Software Development and Systems
Dr. Don Goelman
Table of Contents
Operating system structures; system calls; system libraries; interprocess
communication; user-interface programming environments; software utilities;
To establish an understanding of software design and development through
the use of software tools and program interoperability.
To explore various system-oriented software tools, including command
interpreters, system libraries, pattern matchers and filters.
As the title indicates, this course is intended to teach you some important concepts and
approaches to software development. This includes many different kinds of tools, filters, libraries, and system calls. Although the environment which we use in class will be a UNIX one,
and the system programming will therefore, of course, primarily be in
C, you shouldn't think of this course as bound to that system
or that language. Rather, we will be concentrating on ideas of software
development. Indeed, you will notice that one of
the excellent references below, Kernighan and Plauger's
book, presents its
programs in Pascal (its original version used a language called Ratfor).
is therefore that it's not the language that is critical, but the concepts.
Like so many aspects of this course, the longevity of C is pretty amazing.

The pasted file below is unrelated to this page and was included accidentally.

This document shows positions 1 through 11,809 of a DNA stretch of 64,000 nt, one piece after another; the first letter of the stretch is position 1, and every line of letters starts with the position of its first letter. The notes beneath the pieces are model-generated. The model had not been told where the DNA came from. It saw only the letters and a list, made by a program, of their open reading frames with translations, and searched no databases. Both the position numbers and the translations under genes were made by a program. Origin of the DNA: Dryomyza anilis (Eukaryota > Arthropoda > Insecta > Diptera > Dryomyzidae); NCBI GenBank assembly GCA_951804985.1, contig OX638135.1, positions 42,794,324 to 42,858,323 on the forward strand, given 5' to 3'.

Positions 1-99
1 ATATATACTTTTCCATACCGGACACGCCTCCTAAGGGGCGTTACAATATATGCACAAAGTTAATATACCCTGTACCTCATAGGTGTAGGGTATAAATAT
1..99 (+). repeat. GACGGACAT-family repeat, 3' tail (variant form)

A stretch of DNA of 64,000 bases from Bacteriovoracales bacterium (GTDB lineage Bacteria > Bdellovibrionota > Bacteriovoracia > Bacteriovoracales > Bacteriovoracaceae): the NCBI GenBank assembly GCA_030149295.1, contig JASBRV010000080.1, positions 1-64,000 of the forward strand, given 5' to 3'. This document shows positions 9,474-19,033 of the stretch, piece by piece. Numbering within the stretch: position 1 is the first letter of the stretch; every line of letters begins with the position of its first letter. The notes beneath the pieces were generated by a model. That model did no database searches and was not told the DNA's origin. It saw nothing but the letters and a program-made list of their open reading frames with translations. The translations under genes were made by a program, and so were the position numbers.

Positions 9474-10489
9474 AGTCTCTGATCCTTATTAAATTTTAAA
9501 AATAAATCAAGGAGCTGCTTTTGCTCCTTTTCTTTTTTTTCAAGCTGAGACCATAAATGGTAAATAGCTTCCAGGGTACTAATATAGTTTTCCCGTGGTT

There are typically several constituencies in our class: computer scientists,
astronomers, computer engineers and others. For this reason I'm leaving some
of the later plans somewhat flexible. The ratio between heavy-duty C
programming and Perl programming will be determined based on your
interests and my own perception of which way we should go.
The absolutely best things you could be doing for this class are experimenting,
exploring, and testing the examples discussed in class and in our primary
text. The first reason is that you will learn more by doing them and
playing with them than by
listening to me explain commands. The second is that it should actually
be fun. You don't need to have a hacker personality to do well, but it
doesn't hurt. The single biggest factor in a student's course grade is
probably the number of hours per week s/he spends on the course, outside
You might be interested in acquiring one or more of the references mentioned
below, especially if it would be useful for your
but I suggest
you look them over first (I have personal copies of
most of them; you're welcome to look them over).
If you're interested in software tools, you'll probably find the
new book by Kernighan and Pike, plus the ones by
Plauger, Leininger, and Peek, O'Reilly, Loukidis et al interesting.
Speaking of the
it will emphasize
working in groups to apply or investigate some tools and their
applications beyond what
we discuss in class. I'll be giving you the specifications around the time
of our midterm break. Even though this will be done in teams of two and